Argentine President-elect Javier Milei on Sunday invited Brazil’s leader Luiz Inácio Lula da Silva to his December 10 inauguration and praised their countries’ ties, again softening his tone with a figure he had harshly criticized before.
Milei said in a letter to Lula, which he reposted on social media site X (formerly Twitter) that he wishes to keep sharing “complementary areas” with the neighboring country so both can achieve “growth and prosperity,” citing their trade and global footprints.
The letter marks yet another shift from the radical libertarian, who during his campaign dubbed Lula an “angry communist” and suggested he would balk at doing business with Brazil, Argentina’s top trade partner.
Last week Milei, who traveled to the United States on Sunday, had already softened his tone with China’s communist leadership, thanking President Xi Jinping for a letter congratulating him. China is Argentina’s second-largest trade partner.
“I hope that our mutual time as presidents will be a stage for fruitful work and the construction of ties that consolidate the role Argentina and Brazil can and must fulfill in the concert of nations,” Milei told Lula.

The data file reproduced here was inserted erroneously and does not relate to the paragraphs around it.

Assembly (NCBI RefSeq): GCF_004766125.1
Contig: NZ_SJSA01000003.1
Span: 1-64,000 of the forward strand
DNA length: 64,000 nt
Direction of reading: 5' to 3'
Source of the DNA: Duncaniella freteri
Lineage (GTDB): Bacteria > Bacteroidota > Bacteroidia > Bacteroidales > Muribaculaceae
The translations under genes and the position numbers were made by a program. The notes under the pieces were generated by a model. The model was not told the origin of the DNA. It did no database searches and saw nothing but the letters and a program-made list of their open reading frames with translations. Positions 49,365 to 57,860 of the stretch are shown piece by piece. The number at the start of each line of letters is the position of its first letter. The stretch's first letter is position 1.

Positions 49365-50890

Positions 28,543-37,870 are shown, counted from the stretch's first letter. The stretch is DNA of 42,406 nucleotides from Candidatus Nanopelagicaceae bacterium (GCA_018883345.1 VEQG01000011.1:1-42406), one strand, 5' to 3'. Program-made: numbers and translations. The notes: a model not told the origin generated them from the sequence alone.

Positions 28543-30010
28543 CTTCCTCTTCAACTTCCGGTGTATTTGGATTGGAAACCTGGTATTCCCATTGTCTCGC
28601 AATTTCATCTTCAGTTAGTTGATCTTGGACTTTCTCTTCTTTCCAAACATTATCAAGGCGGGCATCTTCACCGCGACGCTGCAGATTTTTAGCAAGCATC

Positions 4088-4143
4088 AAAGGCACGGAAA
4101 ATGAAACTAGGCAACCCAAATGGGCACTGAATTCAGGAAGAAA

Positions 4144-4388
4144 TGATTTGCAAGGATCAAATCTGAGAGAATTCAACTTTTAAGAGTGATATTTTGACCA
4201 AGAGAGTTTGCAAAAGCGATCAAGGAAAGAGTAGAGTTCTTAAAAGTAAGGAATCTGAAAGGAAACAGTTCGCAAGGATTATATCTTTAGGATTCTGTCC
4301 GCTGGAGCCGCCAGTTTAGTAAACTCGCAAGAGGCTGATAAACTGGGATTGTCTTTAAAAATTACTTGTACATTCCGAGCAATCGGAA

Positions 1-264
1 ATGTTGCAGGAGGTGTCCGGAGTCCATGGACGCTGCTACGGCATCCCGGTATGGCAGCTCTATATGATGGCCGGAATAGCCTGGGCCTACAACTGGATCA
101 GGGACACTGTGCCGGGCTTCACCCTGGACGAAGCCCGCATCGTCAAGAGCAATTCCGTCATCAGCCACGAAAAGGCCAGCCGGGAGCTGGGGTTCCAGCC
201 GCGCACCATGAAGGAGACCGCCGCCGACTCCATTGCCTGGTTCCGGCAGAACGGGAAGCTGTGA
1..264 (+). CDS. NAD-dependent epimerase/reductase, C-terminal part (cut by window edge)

The letter was delivered by his top foreign policy adviser, Diana Mondino, to Brazil’s Foreign Relations Minister Mauro Vieira at a meeting in Brasilia.
The new Argentine leader is closer politically and personally to former Brazilian President Jair Bolsonaro and has invited him to his inauguration. Lula defeated Bolsonaro in elections last year.
“My main message is that we are brotherly countries and will continue to be,” Mondino told reporters after her meeting with Vieira, where they also discussed the current stage of Mercosur-EU negotiations for a trade deal.
Vieira said he would brief Lula on Milei’s invitation.
“I have no doubts that our relationship, which is very important, will remain that way … Mondino showed us Argentina wants to continue having a high-level dialogue with Brazil.”
Milei traveled to the United States on Sunday for a trip that will involve meetings with officials from the White House, the U.S Treasury, and the International Monetary Fund.